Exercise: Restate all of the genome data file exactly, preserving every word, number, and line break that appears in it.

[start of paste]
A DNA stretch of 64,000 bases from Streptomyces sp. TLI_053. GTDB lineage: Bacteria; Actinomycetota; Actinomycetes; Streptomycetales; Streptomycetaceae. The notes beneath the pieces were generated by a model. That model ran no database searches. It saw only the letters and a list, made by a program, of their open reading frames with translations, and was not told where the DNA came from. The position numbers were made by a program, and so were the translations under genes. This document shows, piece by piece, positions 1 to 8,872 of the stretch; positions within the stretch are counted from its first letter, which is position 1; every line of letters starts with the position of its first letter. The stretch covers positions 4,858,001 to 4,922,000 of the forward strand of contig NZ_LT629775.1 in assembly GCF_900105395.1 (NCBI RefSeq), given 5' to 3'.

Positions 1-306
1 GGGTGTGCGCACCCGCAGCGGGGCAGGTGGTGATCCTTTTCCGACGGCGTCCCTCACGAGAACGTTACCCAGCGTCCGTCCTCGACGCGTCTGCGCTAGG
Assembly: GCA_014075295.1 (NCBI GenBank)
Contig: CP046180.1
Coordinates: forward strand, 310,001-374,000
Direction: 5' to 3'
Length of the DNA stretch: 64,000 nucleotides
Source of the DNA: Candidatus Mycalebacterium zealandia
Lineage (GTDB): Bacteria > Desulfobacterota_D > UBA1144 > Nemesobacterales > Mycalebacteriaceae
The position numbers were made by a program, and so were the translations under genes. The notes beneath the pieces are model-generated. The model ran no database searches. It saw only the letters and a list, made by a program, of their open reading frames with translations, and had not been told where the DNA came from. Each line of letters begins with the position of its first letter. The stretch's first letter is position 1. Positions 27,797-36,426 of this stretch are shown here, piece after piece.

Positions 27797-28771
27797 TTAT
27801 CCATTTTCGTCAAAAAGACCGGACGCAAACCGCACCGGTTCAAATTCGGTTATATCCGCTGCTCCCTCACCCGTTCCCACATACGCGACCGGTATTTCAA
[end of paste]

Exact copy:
A DNA stretch of 64,000 bases from Streptomyces sp. TLI_053. GTDB lineage: Bacteria; Actinomycetota; Actinomycetes; Streptomycetales; Streptomycetaceae. The notes beneath the pieces were generated by a model. That model ran no database searches. It saw only the letters and a list, made by a program, of their open reading frames with translations, and was not told where the DNA came from. The position numbers were made by a program, and so were the translations under genes. This document shows, piece by piece, positions 1 to 8,872 of the stretch; positions within the stretch are counted from its first letter, which is position 1; every line of letters starts with the position of its first letter. The stretch covers positions 4,858,001 to 4,922,000 of the forward strand of contig NZ_LT629775.1 in assembly GCF_900105395.1 (NCBI RefSeq), given 5' to 3'.

Positions 1-306
1 GGGTGTGCGCACCCGCAGCGGGGCAGGTGGTGATCCTTTTCCGACGGCGTCCCTCACGAGAACGTTACCCAGCGTCCGTCCTCGACGCGTCTGCGCTAGG
Assembly: GCA_014075295.1 (NCBI GenBank)
Contig: CP046180.1
Coordinates: forward strand, 310,001-374,000
Direction: 5' to 3'
Length of the DNA stretch: 64,000 nucleotides
Source of the DNA: Candidatus Mycalebacterium zealandia
Lineage (GTDB): Bacteria > Desulfobacterota_D > UBA1144 > Nemesobacterales > Mycalebacteriaceae
The position numbers were made by a program, and so were the translations under genes. The notes beneath the pieces are model-generated. The model ran no database searches. It saw only the letters and a list, made by a program, of their open reading frames with translations, and had not been told where the DNA came from. Each line of letters begins with the position of its first letter. The stretch's first letter is position 1. Positions 27,797-36,426 of this stretch are shown here, piece after piece.

Positions 27797-28771
27797 TTAT
27801 CCATTTTCGTCAAAAAGACCGGACGCAAACCGCACCGGTTCAAATTCGGTTATATCCGCTGCTCCCTCACCCGTTCCCACATACGCGACCGGTATTTCAA